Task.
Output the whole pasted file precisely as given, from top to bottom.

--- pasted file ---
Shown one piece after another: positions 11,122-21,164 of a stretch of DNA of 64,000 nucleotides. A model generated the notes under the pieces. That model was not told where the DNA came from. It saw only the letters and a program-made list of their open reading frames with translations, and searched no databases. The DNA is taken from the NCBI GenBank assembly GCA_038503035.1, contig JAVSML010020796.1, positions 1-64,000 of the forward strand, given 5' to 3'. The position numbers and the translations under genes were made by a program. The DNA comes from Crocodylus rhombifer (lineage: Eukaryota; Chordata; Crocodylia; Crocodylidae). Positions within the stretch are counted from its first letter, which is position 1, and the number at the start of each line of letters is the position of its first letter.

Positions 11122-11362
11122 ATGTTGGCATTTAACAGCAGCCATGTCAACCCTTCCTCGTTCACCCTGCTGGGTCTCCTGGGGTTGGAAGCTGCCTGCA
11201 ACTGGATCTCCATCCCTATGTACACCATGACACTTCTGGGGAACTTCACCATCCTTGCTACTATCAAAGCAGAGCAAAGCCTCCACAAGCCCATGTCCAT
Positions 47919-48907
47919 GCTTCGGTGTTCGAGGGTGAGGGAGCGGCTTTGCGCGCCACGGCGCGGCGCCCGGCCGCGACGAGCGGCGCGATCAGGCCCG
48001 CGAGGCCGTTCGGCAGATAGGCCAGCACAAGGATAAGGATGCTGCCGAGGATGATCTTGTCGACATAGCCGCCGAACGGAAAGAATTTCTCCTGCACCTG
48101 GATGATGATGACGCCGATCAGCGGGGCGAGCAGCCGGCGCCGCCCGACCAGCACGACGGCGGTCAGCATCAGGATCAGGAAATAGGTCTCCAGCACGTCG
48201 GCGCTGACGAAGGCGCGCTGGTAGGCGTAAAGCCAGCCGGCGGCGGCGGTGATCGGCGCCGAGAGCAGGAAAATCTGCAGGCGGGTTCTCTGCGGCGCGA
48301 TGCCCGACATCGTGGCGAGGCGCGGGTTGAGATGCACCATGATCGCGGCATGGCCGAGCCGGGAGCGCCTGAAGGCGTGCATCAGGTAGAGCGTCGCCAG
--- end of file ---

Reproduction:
Shown one piece after another: positions 11,122-21,164 of a stretch of DNA of 64,000 nucleotides. A model generated the notes under the pieces. That model was not told where the DNA came from. It saw only the letters and a program-made list of their open reading frames with translations, and searched no databases. The DNA is taken from the NCBI GenBank assembly GCA_038503035.1, contig JAVSML010020796.1, positions 1-64,000 of the forward strand, given 5' to 3'. The position numbers and the translations under genes were made by a program. The DNA comes from Crocodylus rhombifer (lineage: Eukaryota; Chordata; Crocodylia; Crocodylidae). Positions within the stretch are counted from its first letter, which is position 1, and the number at the start of each line of letters is the position of its first letter.

Positions 11122-11362
11122 ATGTTGGCATTTAACAGCAGCCATGTCAACCCTTCCTCGTTCACCCTGCTGGGTCTCCTGGGGTTGGAAGCTGCCTGCA
11201 ACTGGATCTCCATCCCTATGTACACCATGACACTTCTGGGGAACTTCACCATCCTTGCTACTATCAAAGCAGAGCAAAGCCTCCACAAGCCCATGTCCAT
Positions 47919-48907
47919 GCTTCGGTGTTCGAGGGTGAGGGAGCGGCTTTGCGCGCCACGGCGCGGCGCCCGGCCGCGACGAGCGGCGCGATCAGGCCCG
48001 CGAGGCCGTTCGGCAGATAGGCCAGCACAAGGATAAGGATGCTGCCGAGGATGATCTTGTCGACATAGCCGCCGAACGGAAAGAATTTCTCCTGCACCTG
48101 GATGATGATGACGCCGATCAGCGGGGCGAGCAGCCGGCGCCGCCCGACCAGCACGACGGCGGTCAGCATCAGGATCAGGAAATAGGTCTCCAGCACGTCG
48201 GCGCTGACGAAGGCGCGCTGGTAGGCGTAAAGCCAGCCGGCGGCGGCGGTGATCGGCGCCGAGAGCAGGAAAATCTGCAGGCGGGTTCTCTGCGGCGCGA
48301 TGCCCGACATCGTGGCGAGGCGCGGGTTGAGATGCACCATGATCGCGGCATGGCCGAGCCGGGAGCGCCTGAAGGCGTGCATCAGGTAGAGCGTCGCCAG